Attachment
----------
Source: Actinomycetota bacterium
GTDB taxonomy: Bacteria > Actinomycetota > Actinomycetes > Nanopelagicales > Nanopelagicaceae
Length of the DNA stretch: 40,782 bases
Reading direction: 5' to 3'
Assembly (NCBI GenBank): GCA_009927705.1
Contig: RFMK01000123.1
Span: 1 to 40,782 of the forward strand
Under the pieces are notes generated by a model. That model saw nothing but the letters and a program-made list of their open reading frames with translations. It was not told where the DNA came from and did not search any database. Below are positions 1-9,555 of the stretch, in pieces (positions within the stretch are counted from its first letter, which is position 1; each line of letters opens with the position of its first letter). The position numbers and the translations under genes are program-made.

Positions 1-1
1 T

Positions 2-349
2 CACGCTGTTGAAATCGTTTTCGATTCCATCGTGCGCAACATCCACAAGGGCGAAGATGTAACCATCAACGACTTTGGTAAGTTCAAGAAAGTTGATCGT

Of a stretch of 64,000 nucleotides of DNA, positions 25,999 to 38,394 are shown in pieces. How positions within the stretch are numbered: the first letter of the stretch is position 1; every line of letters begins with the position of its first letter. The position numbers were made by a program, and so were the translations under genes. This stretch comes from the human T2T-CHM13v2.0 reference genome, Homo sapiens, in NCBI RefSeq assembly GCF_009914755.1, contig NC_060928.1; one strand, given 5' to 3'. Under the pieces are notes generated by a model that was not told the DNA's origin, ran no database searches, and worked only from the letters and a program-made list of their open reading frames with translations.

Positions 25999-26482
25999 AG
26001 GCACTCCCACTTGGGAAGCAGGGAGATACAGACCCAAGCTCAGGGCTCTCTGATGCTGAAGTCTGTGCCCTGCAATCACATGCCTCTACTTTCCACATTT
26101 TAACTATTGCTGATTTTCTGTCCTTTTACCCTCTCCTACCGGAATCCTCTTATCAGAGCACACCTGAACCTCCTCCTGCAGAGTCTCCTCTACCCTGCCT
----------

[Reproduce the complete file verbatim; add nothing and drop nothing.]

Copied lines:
Source: Actinomycetota bacterium
GTDB taxonomy: Bacteria > Actinomycetota > Actinomycetes > Nanopelagicales > Nanopelagicaceae
Length of the DNA stretch: 40,782 bases
Reading direction: 5' to 3'
Assembly (NCBI GenBank): GCA_009927705.1
Contig: RFMK01000123.1
Span: 1 to 40,782 of the forward strand
Under the pieces are notes generated by a model. That model saw nothing but the letters and a program-made list of their open reading frames with translations. It was not told where the DNA came from and did not search any database. Below are positions 1-9,555 of the stretch, in pieces (positions within the stretch are counted from its first letter, which is position 1; each line of letters opens with the position of its first letter). The position numbers and the translations under genes are program-made.

Positions 1-1
1 T

Positions 2-349
2 CACGCTGTTGAAATCGTTTTCGATTCCATCGTGCGCAACATCCACAAGGGCGAAGATGTAACCATCAACGACTTTGGTAAGTTCAAGAAAGTTGATCGT

Of a stretch of 64,000 nucleotides of DNA, positions 25,999 to 38,394 are shown in pieces. How positions within the stretch are numbered: the first letter of the stretch is position 1; every line of letters begins with the position of its first letter. The position numbers were made by a program, and so were the translations under genes. This stretch comes from the human T2T-CHM13v2.0 reference genome, Homo sapiens, in NCBI RefSeq assembly GCF_009914755.1, contig NC_060928.1; one strand, given 5' to 3'. Under the pieces are notes generated by a model that was not told the DNA's origin, ran no database searches, and worked only from the letters and a program-made list of their open reading frames with translations.

Positions 25999-26482
25999 AG
26001 GCACTCCCACTTGGGAAGCAGGGAGATACAGACCCAAGCTCAGGGCTCTCTGATGCTGAAGTCTGTGCCCTGCAATCACATGCCTCTACTTTCCACATTT
26101 TAACTATTGCTGATTTTCTGTCCTTTTACCCTCTCCTACCGGAATCCTCTTATCAGAGCACACCTGAACCTCCTCCTGCAGAGTCTCCTCTACCCTGCCT